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December '22 Digital Week III

Blu-ray Releases of the Week 
The Banshees of Inisherin 
In Martin McDonough’s newest blackly comic fable, two longtime friends have a falling-out: Colm decides one day that he doesn’t want to be best buds with Pádraic ever again, and he goes to extremes to ensure that that happens. McDonough’s dialogue is always clever and colorful (lots of “fecks”), the performances of Colin Farrell and Brendan Gleeson as the former friends are wise, authentic and full of feeling—and Kerry Condon, as Pádraic’s devoted spinster sister Siobhán is just as good—and the locales look breathtaking.
But it’s all at the service of a strained metaphor for how relationships—whether personal or geopolitical—can easily fray and it never rises above the allegorical, to its ultimate detriment. The film looks lovely in hi-def; extras include deleted scenes and an on-set featurette.
Death Game 
(Grindhouse Releasing)
Rescued from obscurity, Peter Traynor’s 1977 slow-burn thriller—originally made in 1974 but held back due to Traynor’s legal troubles—stars Colleen Camp and Sondra Locke as crazed young women who make husband Seymour Cassel pay for letting them into his house while his family’s are away: they tie him up and abuse him psychologically and physically.
This has been both touted as feminist and derided as exploitative, and it’s a little of both, although Traynor only occasionally crosses from gratuitous violence and sex to a meaningful study of aberrant behavior. The film’s new hi-def transfer has nice grain; extras include new Camp, Locke and Traynor interviews, audio commentaries and a similar-themed, equally obscure 1973 feature, Little Miss Innocence.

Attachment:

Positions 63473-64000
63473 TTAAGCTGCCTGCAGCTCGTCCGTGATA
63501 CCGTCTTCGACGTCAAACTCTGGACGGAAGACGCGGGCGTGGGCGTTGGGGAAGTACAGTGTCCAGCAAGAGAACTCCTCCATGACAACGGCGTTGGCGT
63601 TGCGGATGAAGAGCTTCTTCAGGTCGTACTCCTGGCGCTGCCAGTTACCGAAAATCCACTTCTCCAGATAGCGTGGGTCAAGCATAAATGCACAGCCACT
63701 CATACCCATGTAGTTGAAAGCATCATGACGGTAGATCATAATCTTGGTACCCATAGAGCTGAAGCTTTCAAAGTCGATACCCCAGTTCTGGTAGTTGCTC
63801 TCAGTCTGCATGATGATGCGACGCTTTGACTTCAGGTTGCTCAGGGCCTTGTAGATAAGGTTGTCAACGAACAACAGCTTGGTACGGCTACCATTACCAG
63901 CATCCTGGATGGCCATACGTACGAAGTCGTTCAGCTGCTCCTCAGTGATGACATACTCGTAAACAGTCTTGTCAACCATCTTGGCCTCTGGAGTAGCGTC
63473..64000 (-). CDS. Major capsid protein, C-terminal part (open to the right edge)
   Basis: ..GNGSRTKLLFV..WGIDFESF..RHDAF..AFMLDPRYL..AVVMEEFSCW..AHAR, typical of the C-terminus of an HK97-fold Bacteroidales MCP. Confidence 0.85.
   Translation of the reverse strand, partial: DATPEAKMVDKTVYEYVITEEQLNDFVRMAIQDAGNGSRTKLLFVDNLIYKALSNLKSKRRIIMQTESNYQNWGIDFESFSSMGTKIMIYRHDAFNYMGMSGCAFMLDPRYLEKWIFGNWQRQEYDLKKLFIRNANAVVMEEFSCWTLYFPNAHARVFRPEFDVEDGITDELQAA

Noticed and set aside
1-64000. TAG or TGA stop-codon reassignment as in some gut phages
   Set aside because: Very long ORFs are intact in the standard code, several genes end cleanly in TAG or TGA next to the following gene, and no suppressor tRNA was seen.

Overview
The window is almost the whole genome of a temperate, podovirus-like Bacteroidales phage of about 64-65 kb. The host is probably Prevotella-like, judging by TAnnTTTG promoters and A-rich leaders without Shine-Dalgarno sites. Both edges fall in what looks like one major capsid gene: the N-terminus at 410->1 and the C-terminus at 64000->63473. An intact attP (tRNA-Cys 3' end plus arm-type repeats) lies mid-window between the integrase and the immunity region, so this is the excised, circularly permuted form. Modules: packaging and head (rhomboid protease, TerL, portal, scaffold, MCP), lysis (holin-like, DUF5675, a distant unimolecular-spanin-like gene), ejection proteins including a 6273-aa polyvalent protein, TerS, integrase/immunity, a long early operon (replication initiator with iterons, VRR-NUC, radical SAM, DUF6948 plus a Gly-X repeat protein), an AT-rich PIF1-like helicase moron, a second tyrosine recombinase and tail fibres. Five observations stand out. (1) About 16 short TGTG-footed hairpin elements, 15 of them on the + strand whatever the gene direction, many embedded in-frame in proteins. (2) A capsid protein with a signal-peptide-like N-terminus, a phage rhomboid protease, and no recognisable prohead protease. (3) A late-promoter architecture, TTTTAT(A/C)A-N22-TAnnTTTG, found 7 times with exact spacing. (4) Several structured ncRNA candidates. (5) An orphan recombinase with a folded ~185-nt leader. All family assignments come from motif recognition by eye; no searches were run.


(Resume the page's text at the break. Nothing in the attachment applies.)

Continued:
A Fish in the Bathtub 
(Cohen Film Collection)
Joan Micklin Silver’s 1998 screwball comedy surveys the ultimate dysfunctional Jewish family: Jerry Stiller can’t believe that longtime wife Anne Meara is leaving him—his insistence on keeping a fish in the bathtub is the last straw—beginning a domino effect of recriminations among the rest of the family.
Silver has assembled a top-flight cast—including Mark Ruffalo at the beginning of his career, Missy Yager, Jane Adams and Doris Roberts—but the humorous situations are middling and mild, with little observational insight. There’s a fine hi-def transfer; lone extra is a Q&A with Silver and scriptwriters John Silverstein and David Chudnovsky.  
On the Yard/A Walk on the Moon 
(Cohen Film Collection)
Joan Micklin Silver’s husband, Raphael Silver, was also a director, and this set collects two of his features, scruffy films distinguished by their authenticity. 1978’s On the Yard, set in a prison, follows the daily interactions of prisoners and those guarding them, while 1987’s A Walk on the Moon follows an idealistic American trying to save the world as a Peace Corps volunteer in Central America.
There are moments, but the low budgets have their limits; best are performances by John Heard (Yard) and Patrice Martinez (Moon). Both films have good hi-def transfers.